The real lesson behind Notations is that any notation of music, no matter how rigorous it may be in its level of specification, is ultimately an abstraction of some process of making music. Cage clearly had an appreciation for the priority of such processes that goes back at least as far as his early focus on all-percussion compositions. By 1958 he was seeking parallels between performance-as-process and composition-as-process; and three lectures that he gave in Darmstadt in September of that year appear in Silence under the title “Composition as Process.” However, if notation can never be anything more than an abstraction, the music-making composer must still address the question of how much of the process should be abstracted (and, as a result, how much the performer should contribute in turning abstract symbols into concrete performance).
When I was first beginning serious studies of music, I had teachers who would emphasize the importance of being able to look at a score page and hear in your head the music represented by the notation. Notations undermined the significance of that emphasis. It was my first serious step towards recognizing that, in writing about any performance of music, I would have to begin by accounting for that performance on the basis of my own sensory experiences, rather than on any criteria grounded in what happened to be on the score pages.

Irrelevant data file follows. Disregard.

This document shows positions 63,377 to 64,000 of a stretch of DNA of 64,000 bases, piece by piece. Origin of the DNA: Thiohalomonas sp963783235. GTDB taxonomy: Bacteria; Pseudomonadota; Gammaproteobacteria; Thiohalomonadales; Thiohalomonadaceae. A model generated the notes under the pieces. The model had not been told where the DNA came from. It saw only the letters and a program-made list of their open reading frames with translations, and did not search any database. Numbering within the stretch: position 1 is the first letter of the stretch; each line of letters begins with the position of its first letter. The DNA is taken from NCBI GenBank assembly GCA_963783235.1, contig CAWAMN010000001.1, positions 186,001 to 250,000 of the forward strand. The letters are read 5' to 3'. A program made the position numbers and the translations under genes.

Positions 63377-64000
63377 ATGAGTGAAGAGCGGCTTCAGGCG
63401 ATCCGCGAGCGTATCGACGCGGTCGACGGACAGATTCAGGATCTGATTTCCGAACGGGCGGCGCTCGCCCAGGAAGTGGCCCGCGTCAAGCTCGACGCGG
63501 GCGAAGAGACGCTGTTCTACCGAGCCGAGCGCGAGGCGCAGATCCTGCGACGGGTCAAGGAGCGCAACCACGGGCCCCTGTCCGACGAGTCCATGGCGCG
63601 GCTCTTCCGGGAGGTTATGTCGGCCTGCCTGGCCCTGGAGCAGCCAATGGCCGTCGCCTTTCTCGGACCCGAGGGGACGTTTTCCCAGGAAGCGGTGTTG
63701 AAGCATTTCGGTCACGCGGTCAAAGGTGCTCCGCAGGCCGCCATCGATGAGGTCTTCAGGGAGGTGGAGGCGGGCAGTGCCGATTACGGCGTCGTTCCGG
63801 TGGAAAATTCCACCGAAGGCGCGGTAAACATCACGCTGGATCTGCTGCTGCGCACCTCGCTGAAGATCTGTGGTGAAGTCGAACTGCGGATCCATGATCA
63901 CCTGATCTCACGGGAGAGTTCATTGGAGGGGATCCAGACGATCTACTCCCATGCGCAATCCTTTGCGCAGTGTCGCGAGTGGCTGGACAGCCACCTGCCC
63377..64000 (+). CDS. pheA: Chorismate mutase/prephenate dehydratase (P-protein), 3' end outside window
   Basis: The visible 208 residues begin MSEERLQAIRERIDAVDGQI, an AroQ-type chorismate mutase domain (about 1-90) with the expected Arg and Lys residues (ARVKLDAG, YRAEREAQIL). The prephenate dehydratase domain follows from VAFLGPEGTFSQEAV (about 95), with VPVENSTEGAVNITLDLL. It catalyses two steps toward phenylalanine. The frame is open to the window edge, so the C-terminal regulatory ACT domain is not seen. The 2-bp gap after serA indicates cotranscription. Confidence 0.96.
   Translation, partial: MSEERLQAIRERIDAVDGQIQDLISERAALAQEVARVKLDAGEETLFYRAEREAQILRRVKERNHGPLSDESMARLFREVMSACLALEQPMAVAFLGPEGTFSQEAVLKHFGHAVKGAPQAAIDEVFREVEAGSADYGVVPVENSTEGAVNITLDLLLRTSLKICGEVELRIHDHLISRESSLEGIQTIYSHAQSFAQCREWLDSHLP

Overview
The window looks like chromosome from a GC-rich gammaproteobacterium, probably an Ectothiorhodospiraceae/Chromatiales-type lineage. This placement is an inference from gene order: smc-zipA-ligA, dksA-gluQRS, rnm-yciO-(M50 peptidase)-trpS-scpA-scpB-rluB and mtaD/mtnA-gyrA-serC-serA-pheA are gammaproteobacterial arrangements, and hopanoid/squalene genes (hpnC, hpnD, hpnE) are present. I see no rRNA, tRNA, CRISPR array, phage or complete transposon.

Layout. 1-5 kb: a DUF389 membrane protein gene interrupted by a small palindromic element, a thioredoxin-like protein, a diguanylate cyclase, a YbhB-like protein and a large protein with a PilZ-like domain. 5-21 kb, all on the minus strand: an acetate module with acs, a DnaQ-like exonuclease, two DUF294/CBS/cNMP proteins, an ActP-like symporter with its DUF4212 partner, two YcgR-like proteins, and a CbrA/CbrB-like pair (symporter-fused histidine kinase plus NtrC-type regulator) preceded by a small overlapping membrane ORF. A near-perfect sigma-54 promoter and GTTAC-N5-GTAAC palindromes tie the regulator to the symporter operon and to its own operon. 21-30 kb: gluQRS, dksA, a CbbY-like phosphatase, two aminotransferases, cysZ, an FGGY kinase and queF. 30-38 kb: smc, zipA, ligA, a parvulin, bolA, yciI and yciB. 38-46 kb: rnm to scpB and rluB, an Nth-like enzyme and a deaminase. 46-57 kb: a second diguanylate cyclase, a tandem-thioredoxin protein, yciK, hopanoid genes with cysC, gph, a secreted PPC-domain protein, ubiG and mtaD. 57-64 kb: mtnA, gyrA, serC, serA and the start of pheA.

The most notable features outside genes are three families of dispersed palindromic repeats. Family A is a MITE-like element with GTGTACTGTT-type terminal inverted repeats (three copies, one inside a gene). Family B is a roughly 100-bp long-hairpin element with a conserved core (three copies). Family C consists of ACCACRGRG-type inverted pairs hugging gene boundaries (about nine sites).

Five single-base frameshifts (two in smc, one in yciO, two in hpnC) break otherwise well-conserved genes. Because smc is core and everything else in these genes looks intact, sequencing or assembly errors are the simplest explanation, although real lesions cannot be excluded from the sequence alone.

Many years later theorists such as Thomas Clifton would dignify this strategy by calling is a “phenomenological” approach to listening to music. While I have never shied away from drawing upon concepts from philosophy, psychology, or even physics in accounting for my own listening experiences, I fear that Clifton may have garbled his own message out of an academic need to do justice to predecessors such as Edmund Husserl. These days, thanks to Wikipedia, we can no longer justify our arguments by invoking arcane concepts unfamiliar to those we are trying to convince (what one of my professors liked to call “proof by intimidation”). This leaves those of us who write about the performance of music with the need to bring clarity to our thoughts and then express that clarity in language that eschews blowing any intimidating smoke. It is not an easy job; but it is a mission that many of us have chosen to accept with enthusiasm, rather than resignation!